Skip to content
Link copied to clipboard

If the IRS calls or emails you, it's a scammer

Tax filer: Don't worry if you get a phone call, a text, or an email from the Internal Revenue Service.

Tax filer: Don't worry if you get a phone call, a text, or an email from the Internal Revenue Service.

It's not the IRS. It's a scam artist.

This year, the criminals are putting a new twist on an old script. They call saying they already have your tax return and just need to verify details to process your refund.

The scammers try to persuade you to give up personal information such as Social Security number, driver's license details, bank account numbers, or credit-card numbers.

Hang up the phone. Don't click on that email. The days of giving out information unsolicited are over.

"These schemes continue to adapt and evolve in an attempt to catch people off guard just as they are preparing their tax returns," IRS Commissioner John Koskinen said last week.

"Don't be fooled. The IRS won't be calling you out of the blue asking you to verify your personal tax information or aggressively threatening you to make an immediate payment."

Scammers claiming to be IRS officials may demand that you pay a bogus tax bill by sending cash, usually through a prepaid debit card or wire transfer. They may leave "urgent" messages by phone or via email.

They may politely ask you, the taxpayer, to verify your identity over the phone. They may try to bully or intimidate you. They may even threaten to arrest or deport you or revoke your driver's license if they don't get money.

One reader said he had been called by someone claiming to be an IRS agent who demanded that they meet in the parking lot of a local Walmart to exchange cash.

Often, scammers alter caller IDs to make it look as if the IRS or another agency is calling. They may use IRS titles and fake badge numbers to appear legitimate. They may even have your name and address to make the call sound official.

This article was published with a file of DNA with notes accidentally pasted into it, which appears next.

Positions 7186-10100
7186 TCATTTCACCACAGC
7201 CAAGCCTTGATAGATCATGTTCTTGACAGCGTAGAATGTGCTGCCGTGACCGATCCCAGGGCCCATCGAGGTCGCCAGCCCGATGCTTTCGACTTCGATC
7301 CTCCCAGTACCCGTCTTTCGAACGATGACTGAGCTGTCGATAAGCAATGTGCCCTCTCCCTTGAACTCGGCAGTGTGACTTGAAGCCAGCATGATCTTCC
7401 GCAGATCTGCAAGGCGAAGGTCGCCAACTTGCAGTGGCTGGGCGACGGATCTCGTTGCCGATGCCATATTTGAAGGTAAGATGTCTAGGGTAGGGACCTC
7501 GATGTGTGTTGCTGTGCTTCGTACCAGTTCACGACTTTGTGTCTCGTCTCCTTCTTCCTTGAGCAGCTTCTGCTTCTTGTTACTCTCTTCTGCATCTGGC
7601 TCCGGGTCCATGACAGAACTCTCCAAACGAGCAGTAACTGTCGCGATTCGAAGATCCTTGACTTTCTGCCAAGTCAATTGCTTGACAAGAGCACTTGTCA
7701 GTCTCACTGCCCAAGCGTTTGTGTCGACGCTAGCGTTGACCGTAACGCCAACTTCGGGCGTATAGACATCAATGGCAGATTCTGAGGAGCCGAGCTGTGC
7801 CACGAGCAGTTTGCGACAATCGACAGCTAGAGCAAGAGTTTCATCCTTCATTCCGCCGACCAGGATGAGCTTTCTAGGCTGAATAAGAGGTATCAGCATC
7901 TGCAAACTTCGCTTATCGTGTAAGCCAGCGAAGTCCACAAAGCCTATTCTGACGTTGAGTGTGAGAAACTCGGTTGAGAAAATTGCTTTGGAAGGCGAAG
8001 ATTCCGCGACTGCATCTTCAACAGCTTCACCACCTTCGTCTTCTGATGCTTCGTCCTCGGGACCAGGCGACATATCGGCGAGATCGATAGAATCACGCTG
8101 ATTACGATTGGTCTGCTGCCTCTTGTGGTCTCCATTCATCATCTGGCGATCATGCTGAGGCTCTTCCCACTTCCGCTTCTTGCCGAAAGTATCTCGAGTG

To repeat, the IRS will never:

Call to demand immediate payment over the phone, or call about taxes owed without first having mailed you several bills.

Call or email you to verify your identity by asking for personal and financial information.

Demand that you pay taxes without giving you the opportunity to question or appeal the amount owed.

Require you to use a specific payment method for your taxes, such as a prepaid debit card.

Ask for credit- or debit-card numbers over the phone or email.

Threaten to immediately bring in local police or other law enforcement groups if you don't pay.

If you get a phone call from someone claiming to be from the IRS and asking for money or to verify your identity, do not give out any information. Hang up immediately.

Contact the Treasury Inspector General for Tax Administration to report the call. Use the "IRS Impersonation Scam Reporting" Web page ( or call 1-800-366-4484. If you know you owe on your taxes, or think you owe, call the IRS at 1-800-829-1040.

Tax planners and accountants confirm that scammers are hard at work this tax season.

"I have had four clients call me since the beginning of the year with IRS scams, and I'm sure there are more who just ignored them, as I told them," said Mary Lew Kehm, a certified public accountant in Whitehall, Pa.

"Their script now attempts to validate as opposed to threaten," said Michael A. Gillen, director of the tax accounting group at the Duane Morris law firm in Center City.

215-854-2808 @erinarvedlund